The world is full of challenges and people who work with words, like professional translators, do not have an easy life. This is especially true when it comes to polysemic words, that is, those with more than one meaning. That is why translation companies need good professionals who are capable of working out the puzzle that these words can create in a document. Do you want to find out why the translation of these words is such a challenge? Keep reading!
What are polysemous words?
Polysemous words are words with more than one meaning. They are often confused with homonymous words, that also exist in many languages, as professional translators well know, but they are not the same. Polysemous words represent another type of challenge posed by the different languages and create problems when they need translating.
In all languages it is common to find words that have different meanings. This generates quite a serious problem for speakers of that language. So just imagine what it means for language professionals! But don’t worry, everything is under control. Let us tell you about some of the best polysemous words in different languages.
The best polysemous words in different languages
Polysemy in Catalan and Spanish
We will start with an example from Catalan: llenya. This noun is used for pieces of wood taken from trees and used to make a fire, what is known as firewood in English. However, llenya terrera is also the name given to the bushes that grow between trees, as can be seen here.
These two meanings for llenya can be easily confused, as they could appear in two different texts but on very similar topics.
Cap is also a polysemous word that can refer to a part of the body, a boss or a geographical feature, among other meanings, although in this case it would appear in quite different contexts and could be easily distinguished. Other examples of polysemy in this language are cua, fulla, estació and illa.
Staying with the subject of geography, we can mention the Spanish example of cabo, which means cape and is also the Spanish word for a certain military rank, the tips of objects and many other things, as we can see here. Spanish people will remember from elementary school the case of araña, an example that was taught year after year in language class. This word can mean a spider, some plants from the Antilles, a type of ceiling lamp (chandelier) and the net used to catch birds. It is one of the most commonly used polysemous words in Spanish, along with gato, cura, banco and carta.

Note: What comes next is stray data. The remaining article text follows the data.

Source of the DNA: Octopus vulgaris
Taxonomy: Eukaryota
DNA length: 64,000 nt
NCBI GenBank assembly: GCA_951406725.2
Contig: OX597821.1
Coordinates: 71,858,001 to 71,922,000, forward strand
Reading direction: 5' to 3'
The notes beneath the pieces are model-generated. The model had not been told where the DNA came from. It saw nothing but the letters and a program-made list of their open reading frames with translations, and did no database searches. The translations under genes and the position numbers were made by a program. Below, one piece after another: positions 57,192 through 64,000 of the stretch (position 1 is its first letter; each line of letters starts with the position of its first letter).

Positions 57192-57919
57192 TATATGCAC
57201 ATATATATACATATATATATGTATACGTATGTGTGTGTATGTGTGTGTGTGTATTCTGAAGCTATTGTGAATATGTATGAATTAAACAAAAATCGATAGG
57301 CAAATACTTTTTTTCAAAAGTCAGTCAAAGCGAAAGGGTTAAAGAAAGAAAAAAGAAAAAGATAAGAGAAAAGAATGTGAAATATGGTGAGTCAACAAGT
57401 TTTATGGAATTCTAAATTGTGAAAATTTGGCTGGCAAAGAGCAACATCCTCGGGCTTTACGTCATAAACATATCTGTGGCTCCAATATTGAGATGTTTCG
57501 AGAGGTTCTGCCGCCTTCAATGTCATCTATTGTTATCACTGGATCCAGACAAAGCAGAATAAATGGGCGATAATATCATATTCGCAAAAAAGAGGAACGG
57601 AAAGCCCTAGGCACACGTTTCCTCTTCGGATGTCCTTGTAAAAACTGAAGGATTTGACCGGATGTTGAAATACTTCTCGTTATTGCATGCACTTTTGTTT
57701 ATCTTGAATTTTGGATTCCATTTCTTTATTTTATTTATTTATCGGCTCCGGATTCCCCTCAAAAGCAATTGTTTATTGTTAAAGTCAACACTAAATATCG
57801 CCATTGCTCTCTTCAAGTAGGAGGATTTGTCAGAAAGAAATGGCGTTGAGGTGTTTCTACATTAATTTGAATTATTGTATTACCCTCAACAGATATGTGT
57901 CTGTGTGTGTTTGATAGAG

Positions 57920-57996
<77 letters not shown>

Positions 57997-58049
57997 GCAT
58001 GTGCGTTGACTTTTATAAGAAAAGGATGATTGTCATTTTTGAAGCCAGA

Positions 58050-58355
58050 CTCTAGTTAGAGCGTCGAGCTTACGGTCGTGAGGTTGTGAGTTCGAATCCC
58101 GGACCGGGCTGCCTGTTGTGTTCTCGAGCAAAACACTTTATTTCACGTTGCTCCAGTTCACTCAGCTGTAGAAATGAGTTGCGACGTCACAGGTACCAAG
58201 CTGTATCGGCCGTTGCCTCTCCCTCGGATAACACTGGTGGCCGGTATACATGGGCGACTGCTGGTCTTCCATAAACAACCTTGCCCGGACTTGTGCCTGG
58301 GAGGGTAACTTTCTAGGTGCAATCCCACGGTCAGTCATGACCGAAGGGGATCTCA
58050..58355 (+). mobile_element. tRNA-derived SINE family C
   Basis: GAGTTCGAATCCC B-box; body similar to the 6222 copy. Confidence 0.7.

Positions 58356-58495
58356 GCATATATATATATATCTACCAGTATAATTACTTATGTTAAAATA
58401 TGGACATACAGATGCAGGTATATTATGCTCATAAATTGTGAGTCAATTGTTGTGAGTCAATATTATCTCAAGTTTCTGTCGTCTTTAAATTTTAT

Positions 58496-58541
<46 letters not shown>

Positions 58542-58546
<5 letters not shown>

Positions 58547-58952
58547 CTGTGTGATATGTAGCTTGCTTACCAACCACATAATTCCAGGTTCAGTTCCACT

The best polysemous words in English, according to professional translators
From English we also have polysemous words such as bar, which can be used for a bar of soap and is also used for a place mainly dedicated to serving drinks.
Bank is the word used for a river bank and also for the institution we have no choice but to trust with the safekeeping of our money.
- Smart and pupil
“Smart” can be used to describe someone who is clever or well dressed, and “pupil” can refer to a student or to the circular black area in the centre of an eye.
When it comes to the translation of the adjective smart, for example, its exact meaning must be checked beforehand. Both meanings refer to human qualities but to quite different ones, one personality-related and the other more closely related to physical appearance, which are far from being the same.
Scandinavian words that cause confusion
- Kuusi and kurkuu
From Scandinavia we have the words kuusi and kurkuu in Finnish. The first is the number six and the name given to a fir tree, while the second simultaneously means neck and cucumber. However, in both cases, the context, which is really helpful in giving professional translators clues to the appropriate meaning, would clear up any doubts about their translation.
One quality of polysemous words is that they help us form puns and they are a good resource for advertisers and, consequently, create quite a challenge for the translation of advertisements or jokes. The following is a classic pun in English: Why did the tomato blush? Because it saw the salad dressing.
While such jokes may make us laugh (or groan!), these words are no laughing matter for translators. Are you brave enough to translate this into another language and tell us how it works out?